Does coronavirus also affect the nervous system? New biobank to provide data that COVID-19 is more than a lung disease

Medical experts already agree that coronavirus can also affect other organs such as the heart and kidneys – as well as the central nervous system. However, there is no reliable evidence for the exact pathomechanism. To clarify this, a nationwide register is currently being set up at the University of Giessen.The biobank collects samples from the central and peripheral nervous system of deceased COVID-19 patients.

Sars-CoV-2 often means more than cough and fever: Many people who fall ill with COVID-19 also suffer from dizziness, headaches and severe impairment of senses such as smell and taste. A study from Wuhan, China shows neurological symptoms in every third patient. Researchers have also identified the genetic substance of SARS-CoV-2 in patients’ cerebrospinal fluid. But whether and what the coronavirus triggers in the nerve cells has not yet been thoroughly investigated. 

The German Society for Neuropathology and Neuroanatomy (DGNN) has therefore initiated a Germany-wide register of human samples from the central and peripheral nervous system (CNS, PNS) used in COVID-19 autopsies. The biobank with the name CNS-COVID-19, which was applied for as part of the “National Research Network of University Medicine on COVID-19,” is being established by the Institute of Neuropathology, whose director Prof. Dr. Till Acker is also the chairman of the DGNN, and the Institute of Medical Informatics at the Justus Liebig University of Giessen. Also involved in the organisation is the MIRACUM consortium (Medical Informatics in Research and Care in University Medicine), which is funded within the framework of the Medical Informatics Initiative (MI-I) of the Federal Ministry of Education and Research (BMBF) and in which all three member universities of the Central Hessen Research Campus are involved.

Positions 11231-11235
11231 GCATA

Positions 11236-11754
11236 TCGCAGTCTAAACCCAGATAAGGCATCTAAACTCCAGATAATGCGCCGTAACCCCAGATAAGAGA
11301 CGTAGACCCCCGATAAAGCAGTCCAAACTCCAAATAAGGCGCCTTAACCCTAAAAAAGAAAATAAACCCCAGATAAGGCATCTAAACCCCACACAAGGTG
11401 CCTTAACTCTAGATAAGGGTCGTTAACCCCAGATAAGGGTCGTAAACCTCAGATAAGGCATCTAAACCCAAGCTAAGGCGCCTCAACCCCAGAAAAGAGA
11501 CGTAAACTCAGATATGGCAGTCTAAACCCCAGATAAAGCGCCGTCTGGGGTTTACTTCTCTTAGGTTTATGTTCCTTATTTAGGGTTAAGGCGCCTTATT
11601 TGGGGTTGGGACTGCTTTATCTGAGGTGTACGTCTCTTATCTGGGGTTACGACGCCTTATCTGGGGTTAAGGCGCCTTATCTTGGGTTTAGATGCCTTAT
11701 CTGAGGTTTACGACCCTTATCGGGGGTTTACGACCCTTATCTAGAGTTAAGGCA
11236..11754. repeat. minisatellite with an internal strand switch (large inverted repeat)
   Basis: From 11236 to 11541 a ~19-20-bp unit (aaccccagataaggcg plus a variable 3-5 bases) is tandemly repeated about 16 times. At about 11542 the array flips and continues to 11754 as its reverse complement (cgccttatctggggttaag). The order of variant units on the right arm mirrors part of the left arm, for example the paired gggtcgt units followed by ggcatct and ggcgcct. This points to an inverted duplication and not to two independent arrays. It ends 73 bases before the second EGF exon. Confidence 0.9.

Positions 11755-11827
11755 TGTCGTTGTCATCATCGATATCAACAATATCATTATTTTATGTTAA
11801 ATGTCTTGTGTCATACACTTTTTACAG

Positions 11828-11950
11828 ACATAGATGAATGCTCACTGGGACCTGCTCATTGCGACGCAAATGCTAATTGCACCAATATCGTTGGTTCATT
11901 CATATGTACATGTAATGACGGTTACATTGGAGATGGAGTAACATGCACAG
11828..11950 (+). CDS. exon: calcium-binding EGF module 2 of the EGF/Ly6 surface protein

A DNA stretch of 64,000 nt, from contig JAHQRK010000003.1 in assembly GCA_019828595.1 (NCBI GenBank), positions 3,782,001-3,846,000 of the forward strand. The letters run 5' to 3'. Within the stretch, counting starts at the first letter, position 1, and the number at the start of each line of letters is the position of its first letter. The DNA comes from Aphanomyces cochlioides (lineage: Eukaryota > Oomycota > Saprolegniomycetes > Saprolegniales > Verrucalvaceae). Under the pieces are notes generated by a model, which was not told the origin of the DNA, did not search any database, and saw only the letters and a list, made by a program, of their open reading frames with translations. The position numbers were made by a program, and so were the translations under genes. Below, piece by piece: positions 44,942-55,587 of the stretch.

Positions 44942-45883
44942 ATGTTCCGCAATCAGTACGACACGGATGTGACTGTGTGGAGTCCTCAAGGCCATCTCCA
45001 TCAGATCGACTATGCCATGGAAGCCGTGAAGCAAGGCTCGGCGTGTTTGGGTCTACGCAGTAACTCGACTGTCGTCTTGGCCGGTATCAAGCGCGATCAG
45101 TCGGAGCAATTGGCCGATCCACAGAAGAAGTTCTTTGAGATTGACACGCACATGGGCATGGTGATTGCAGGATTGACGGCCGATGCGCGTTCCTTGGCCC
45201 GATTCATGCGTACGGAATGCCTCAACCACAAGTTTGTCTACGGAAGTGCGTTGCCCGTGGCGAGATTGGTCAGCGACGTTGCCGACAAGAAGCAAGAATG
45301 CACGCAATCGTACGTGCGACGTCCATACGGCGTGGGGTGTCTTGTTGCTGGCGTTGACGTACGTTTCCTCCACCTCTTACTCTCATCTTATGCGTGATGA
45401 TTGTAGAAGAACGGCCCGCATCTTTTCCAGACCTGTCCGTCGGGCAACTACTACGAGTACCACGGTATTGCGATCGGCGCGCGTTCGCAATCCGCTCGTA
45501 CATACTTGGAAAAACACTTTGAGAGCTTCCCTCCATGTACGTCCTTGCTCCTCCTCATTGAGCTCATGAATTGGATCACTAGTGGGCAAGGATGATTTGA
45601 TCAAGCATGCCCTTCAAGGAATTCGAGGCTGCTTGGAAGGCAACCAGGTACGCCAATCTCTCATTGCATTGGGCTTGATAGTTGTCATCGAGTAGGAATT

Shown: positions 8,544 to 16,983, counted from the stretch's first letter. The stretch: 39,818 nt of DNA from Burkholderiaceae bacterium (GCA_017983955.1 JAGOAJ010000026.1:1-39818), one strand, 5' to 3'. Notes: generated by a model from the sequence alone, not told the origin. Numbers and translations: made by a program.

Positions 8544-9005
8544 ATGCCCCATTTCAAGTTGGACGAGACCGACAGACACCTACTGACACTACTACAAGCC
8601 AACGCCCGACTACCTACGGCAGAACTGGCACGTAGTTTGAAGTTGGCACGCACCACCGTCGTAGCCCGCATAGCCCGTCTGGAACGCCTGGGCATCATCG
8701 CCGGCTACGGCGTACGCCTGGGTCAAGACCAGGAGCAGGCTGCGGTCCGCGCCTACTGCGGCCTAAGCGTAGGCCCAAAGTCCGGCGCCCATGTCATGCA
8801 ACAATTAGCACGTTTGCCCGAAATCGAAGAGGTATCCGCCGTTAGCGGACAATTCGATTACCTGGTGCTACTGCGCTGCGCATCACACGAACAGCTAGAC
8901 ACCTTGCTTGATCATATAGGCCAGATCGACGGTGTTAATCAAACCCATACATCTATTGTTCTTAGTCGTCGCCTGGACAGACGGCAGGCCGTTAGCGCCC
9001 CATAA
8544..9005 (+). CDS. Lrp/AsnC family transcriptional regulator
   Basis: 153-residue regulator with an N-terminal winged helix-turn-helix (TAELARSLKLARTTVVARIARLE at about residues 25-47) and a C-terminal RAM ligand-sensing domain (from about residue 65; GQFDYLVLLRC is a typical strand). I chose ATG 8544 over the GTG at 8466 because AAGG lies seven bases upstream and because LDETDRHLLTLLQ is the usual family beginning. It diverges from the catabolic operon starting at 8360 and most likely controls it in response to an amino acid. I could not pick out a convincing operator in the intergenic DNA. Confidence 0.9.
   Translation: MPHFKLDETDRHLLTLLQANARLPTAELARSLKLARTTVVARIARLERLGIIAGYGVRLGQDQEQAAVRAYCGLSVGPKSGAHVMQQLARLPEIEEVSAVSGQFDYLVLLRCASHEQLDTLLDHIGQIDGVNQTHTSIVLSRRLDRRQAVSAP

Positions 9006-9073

With the help of the new biobank, scientists will now have access to cells and data in order to investigate potential CNS involvement in detail morphologically, molecularly and clinically and to better understand the development of SARS-CoV-2 infections. For example, it is not known in which clinical courses and at what frequency the CNS is involved in COVID-19. For this reason, close cooperation has been agreed with the PanN3 initiative of the German Neurological Society (DGN), which investigates neurological concomitant diseases associated with COVID-19.

This Central Hessen registry will be networked with other COVID-19 patient registries. “The registry will be made available to the scientific community,” emphasizes Prof. Dr. Till Acker. Besides him, the University of Giessen is also involved: Prof. Dr. Henning Schneider and Prof. Dr. Keywan Sohrabi (both from medical informatics), PD Dr. Jan de Laffolie (pediatrics), PD Dr. Anne Schaenzer (neuropathology) and Prof. Dr. Christiane Herden (veterinary pathology). Prof. Dr. Axel Pagenstecher (Neuropathology) from the Philipps University of Marburg is also part of the team. The researchers involved hope for a rapid implementation, as a similar register for children and adolescents with chronic inflammatory bowel diseases already exists. 

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